compile() and comments
fuzzyman at gmail.com
Mon Oct 13 14:35:44 CEST 2008
It is certainly an odd restriction, but the docs for compile  do
explicitly state that the input must be newline terminated.
When compiling multi-line statements, two caveats apply: line
endings must be represented by a single newline character ('\n'), and
the input must be terminated by at least one newline character.
I always throw an extra newline onto any input to compile. I think the
behaviour maybe for detecting incomplete statements when you pass in
the obscure 'don't imply dedent' flag for interactive interpreter
On Oct 13, 1:06 pm, Ed Leafe <e... at leafe.com> wrote:
> I've noticed an odd behavior with compile() and code that does not
> contain a trailing newline: if the last line is a comment inside of
> any block, a syntax error is thrown, but if the last line is a non-
> comment Python statement, there is no error. Here's an example (using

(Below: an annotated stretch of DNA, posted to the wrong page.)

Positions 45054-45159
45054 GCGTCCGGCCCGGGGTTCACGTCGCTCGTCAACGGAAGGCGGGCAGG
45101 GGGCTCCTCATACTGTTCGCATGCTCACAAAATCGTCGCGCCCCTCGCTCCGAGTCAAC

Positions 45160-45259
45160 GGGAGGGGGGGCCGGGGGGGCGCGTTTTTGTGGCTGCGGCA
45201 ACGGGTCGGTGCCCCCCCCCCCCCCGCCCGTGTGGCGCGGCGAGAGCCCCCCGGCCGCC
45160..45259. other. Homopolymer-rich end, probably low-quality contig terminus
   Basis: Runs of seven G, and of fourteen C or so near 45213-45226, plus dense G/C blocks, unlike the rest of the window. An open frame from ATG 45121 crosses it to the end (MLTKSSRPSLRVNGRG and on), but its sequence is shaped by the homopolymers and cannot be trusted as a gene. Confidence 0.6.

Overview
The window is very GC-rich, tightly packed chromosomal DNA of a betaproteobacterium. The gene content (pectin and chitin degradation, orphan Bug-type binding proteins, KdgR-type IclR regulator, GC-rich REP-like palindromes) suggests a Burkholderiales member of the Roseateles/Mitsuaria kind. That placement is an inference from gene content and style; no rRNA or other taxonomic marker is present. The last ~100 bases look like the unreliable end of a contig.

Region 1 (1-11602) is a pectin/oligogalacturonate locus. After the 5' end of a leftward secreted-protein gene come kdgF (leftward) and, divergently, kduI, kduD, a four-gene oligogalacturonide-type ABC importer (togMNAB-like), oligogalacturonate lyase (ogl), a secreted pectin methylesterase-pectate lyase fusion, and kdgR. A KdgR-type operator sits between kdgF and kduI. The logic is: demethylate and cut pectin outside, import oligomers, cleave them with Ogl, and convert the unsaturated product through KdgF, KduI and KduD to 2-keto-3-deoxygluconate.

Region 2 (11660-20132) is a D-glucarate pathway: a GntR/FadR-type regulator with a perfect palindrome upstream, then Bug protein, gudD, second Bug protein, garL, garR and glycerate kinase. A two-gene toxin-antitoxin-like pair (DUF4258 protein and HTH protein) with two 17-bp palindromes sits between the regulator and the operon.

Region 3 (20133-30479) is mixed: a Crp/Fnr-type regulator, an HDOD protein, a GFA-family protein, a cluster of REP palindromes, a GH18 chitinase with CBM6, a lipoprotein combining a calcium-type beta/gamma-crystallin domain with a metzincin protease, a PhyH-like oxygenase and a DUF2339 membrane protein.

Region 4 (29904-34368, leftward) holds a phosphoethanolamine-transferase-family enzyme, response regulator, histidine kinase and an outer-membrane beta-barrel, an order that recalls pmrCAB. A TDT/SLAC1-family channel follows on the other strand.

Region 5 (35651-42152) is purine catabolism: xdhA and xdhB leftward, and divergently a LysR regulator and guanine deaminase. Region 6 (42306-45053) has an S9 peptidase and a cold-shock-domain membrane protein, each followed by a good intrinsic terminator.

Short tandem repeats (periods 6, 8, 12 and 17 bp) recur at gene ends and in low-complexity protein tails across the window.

> 2.5.1 on OS X)
> >>> txt = """
> ... def foo():
> ... print 'bar' """
> >>> compcode = compile(t.strip(), "", "exec")
> >>> compcode
> <code object <module> at 0x79608, file "", line 2>
> >>> txt += " # Comment on last line"
> >>> compcode = compile(txt.strip(), "", "exec")
> Traceback (most recent call last):
> File "<stdin>", line 1, in <module>
> File "", line 4
> # Comment on last line
> SyntaxError: invalid syntax
> >>> compcode = compile(txt.strip() + "\n", "", "exec")
> >>> compcode
> <code object <module> at 0x79a40, file "", line 2>
> Obviously the easy workaround is to add a newline and all is well, so
> this isn't a show-stopper, but is this a bug?
> -- Ed Leafe
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